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Manchester United 1-3 Chelsea, FA Cup semifinal: Tactical Analysis

Breaking down Chelsea’s impressive win over United to book a place in the FA Cup final

First half

During the first half, Chelsea looked to move forward as a team with possession, sustain a high position from there, and create from overloads on the right and crosses into the box. United were much more direct when they had the ball, often looking to attack spaces behind Chelsea’s backline early from Fernandes’ passes behind and utilising the speed of the front two.

Chelsea played forward from their own half against both aggressive and half pressure from United. United’s wing-backs found it difficult to push up and pressure Chelsea’s wing-backs from these positions, while the front three would find themselves being playing around by Chelsea’s back three and midfield two — United’s central midfielders left in empty spaces ahead of their backline.

From here, Chelsea could either advance up to midfield through spare players to break pressure (United waiting for mistakes to counter), or, when United were able to engage with a full press, the direct option to Giroud was always an available outlet. Although United couldn’t engage much higher up, they always kept numbers back to maintain defensive control and drop to positions where they could counter into spaces if they were to win the ball — Chelsea were also not so dangerous with attacks from these positions.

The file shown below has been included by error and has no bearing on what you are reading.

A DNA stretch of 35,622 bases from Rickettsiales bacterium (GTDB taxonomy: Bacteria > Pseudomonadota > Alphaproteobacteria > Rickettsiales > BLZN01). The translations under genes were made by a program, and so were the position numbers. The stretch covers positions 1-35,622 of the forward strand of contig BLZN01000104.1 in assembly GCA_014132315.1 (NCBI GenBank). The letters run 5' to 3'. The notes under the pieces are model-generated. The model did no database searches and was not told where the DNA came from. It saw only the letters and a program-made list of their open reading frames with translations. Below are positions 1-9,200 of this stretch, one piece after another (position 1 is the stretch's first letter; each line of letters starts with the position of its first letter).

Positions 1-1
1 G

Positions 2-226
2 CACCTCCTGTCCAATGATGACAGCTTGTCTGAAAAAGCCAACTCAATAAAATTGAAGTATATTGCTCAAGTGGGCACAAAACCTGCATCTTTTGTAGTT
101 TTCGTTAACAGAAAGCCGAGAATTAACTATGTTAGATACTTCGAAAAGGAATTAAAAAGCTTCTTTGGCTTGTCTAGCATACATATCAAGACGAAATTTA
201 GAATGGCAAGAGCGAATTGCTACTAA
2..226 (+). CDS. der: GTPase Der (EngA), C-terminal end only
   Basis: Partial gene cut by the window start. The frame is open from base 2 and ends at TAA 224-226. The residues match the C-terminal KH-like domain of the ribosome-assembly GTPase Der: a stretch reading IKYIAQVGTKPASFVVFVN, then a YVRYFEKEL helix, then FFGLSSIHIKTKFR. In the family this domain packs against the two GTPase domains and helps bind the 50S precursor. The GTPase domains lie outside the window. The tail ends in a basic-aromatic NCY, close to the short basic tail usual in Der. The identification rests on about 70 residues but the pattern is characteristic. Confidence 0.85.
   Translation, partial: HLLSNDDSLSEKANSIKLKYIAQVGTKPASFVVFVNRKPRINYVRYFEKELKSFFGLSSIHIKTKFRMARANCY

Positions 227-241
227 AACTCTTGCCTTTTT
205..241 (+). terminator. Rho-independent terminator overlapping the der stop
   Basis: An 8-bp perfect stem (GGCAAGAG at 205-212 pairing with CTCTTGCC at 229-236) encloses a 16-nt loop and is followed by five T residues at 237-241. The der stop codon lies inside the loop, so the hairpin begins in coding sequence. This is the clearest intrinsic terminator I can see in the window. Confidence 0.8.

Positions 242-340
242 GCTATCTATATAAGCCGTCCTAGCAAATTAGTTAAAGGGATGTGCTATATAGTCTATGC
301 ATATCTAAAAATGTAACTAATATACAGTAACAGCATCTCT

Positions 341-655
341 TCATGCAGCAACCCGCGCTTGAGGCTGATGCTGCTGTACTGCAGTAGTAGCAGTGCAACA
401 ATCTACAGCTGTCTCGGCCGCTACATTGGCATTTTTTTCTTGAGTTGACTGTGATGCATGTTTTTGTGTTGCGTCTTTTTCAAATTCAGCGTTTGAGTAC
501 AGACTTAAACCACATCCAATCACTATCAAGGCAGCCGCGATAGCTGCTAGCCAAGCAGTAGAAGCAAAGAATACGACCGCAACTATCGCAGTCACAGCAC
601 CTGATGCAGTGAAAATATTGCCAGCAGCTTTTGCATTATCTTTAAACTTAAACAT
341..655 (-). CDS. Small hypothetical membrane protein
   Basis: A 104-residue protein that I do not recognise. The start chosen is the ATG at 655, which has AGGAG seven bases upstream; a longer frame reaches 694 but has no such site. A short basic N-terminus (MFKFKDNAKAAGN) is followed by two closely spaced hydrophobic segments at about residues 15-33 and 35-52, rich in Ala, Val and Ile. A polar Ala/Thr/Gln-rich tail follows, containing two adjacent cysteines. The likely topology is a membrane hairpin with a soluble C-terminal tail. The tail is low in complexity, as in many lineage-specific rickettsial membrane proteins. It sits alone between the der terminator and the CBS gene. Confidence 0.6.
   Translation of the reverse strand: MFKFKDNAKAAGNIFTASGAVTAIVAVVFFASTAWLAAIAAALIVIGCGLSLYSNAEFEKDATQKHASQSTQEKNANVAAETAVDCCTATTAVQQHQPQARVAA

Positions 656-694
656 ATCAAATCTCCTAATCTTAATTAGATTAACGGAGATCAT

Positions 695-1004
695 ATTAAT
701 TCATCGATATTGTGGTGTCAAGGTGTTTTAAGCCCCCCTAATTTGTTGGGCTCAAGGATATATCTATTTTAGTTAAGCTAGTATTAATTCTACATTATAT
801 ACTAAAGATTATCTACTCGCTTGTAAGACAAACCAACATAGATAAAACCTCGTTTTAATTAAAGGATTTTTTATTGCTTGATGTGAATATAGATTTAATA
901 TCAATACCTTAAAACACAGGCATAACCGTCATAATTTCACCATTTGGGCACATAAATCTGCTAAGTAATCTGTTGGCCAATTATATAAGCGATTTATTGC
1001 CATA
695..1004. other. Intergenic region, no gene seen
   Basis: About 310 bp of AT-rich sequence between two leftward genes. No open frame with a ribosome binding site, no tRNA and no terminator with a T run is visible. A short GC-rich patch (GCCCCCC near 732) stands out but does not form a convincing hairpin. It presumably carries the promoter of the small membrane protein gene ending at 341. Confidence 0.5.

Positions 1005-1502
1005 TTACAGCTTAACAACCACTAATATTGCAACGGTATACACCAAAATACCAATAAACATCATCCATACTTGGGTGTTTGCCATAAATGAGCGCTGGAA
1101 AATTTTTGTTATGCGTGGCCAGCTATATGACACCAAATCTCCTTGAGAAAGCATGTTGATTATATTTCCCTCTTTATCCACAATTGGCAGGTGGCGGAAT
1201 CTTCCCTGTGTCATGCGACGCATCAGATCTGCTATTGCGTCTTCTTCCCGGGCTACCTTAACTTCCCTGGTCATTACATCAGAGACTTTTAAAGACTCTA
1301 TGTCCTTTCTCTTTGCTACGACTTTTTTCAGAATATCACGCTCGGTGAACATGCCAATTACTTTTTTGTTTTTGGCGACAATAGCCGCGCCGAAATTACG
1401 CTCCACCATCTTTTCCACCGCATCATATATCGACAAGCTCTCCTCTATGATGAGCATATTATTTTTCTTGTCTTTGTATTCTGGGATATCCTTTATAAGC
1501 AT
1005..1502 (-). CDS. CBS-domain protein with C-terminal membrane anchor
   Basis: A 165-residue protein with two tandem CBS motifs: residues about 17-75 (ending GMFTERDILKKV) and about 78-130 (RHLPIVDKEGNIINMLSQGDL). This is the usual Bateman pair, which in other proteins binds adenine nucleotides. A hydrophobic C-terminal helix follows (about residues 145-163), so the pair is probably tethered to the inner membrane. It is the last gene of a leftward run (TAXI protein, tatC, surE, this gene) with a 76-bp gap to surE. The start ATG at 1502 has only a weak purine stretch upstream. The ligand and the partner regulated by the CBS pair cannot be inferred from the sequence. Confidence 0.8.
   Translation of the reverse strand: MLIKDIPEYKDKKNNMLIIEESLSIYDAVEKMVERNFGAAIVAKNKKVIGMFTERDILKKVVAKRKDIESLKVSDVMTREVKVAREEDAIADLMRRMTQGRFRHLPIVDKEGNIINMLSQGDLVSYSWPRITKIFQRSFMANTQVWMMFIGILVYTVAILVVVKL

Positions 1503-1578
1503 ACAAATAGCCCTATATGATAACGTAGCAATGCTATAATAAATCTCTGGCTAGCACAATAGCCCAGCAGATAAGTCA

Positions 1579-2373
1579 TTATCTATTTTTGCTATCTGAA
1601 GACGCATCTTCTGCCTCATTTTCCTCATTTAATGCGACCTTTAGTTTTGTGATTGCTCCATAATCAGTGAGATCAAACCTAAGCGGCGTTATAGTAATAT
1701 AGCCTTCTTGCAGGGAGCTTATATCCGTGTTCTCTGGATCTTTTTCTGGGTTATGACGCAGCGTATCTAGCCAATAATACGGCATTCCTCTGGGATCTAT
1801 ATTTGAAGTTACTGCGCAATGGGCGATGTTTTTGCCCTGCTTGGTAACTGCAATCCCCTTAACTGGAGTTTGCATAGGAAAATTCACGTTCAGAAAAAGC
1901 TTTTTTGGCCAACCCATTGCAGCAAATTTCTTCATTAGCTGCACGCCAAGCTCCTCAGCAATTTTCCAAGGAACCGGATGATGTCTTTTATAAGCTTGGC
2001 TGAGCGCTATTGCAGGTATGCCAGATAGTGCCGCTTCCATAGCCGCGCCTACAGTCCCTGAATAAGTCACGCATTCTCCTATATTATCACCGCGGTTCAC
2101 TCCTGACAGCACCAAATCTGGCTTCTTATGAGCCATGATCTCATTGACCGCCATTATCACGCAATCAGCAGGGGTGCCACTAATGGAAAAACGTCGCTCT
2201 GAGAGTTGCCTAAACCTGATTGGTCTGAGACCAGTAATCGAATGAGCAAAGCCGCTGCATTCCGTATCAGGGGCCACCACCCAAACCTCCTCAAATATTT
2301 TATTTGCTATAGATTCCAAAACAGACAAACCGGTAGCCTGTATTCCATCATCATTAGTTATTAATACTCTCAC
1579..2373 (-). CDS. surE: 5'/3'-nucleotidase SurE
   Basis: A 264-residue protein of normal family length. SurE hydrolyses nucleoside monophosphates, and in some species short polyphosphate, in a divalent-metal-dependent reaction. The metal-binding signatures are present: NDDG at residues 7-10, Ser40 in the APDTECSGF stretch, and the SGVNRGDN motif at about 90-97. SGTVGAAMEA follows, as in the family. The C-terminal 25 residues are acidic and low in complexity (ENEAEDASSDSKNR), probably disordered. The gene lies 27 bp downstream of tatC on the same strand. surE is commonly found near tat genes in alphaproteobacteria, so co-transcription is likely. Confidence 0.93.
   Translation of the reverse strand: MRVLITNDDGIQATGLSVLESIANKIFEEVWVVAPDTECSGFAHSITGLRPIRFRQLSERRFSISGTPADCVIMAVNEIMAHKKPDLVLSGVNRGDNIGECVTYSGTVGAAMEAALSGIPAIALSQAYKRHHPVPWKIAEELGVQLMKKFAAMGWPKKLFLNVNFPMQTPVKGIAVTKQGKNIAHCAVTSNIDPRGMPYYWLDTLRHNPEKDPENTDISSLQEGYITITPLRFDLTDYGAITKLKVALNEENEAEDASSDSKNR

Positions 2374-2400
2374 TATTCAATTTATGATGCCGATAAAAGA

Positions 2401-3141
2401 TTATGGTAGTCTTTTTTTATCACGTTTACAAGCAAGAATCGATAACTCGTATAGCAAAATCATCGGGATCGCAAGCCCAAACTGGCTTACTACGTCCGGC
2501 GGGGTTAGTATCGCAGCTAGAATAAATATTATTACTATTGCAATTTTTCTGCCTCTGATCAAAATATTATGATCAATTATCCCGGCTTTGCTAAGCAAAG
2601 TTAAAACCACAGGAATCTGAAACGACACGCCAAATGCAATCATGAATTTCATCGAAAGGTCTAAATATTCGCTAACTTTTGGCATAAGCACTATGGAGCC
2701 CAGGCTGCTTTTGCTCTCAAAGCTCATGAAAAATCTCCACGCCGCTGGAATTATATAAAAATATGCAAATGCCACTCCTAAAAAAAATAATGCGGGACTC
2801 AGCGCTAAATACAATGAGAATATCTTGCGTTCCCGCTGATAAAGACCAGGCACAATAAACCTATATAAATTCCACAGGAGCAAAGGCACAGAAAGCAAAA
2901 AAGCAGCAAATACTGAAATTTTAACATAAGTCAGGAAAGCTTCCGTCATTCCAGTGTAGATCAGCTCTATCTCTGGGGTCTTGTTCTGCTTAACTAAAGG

United’s buildup from the back would often encounter a full press from Chelsea: the wing-backs pushing up to United’s wing-backs, 3v3 versus United’s back three and Chelsea’s central midfielders tight to United’s. Fernandes dropping into spaces in midfield would be their main way of playing through Chelsea’s pressure, and whenever he collected the ball he would play long and behind Chelsea’s backline early to use United’s speed. Chelsea’s backline showed great recovery speed (as well as Caballero out early to clear the ball) to control these situations well.

Manchester United v Chelsea - FA Cup: Semi Final Photo by Matthew Peters/Manchester United via Getty Images

In the final third, with less space to exploit, United are much less creative or dangerous. Instead, their possession moves mostly to keep the ball, waiting to win a free kick, corner, or penalty that will give them chances from which to create and score.

When Chelsea reached the final third, they often overloaded the right wing with Willian, James and Azpilicueta. Overlaps to get behind, rotations, and crosses from deep were the way to find Giroud or Alonso joining the box from the far side, as well as being able to win set pieces to again attack the box with numbers. Other than the chance for Alonso at the far post, United dealt with these crosses into the box well — with the extra man at the back.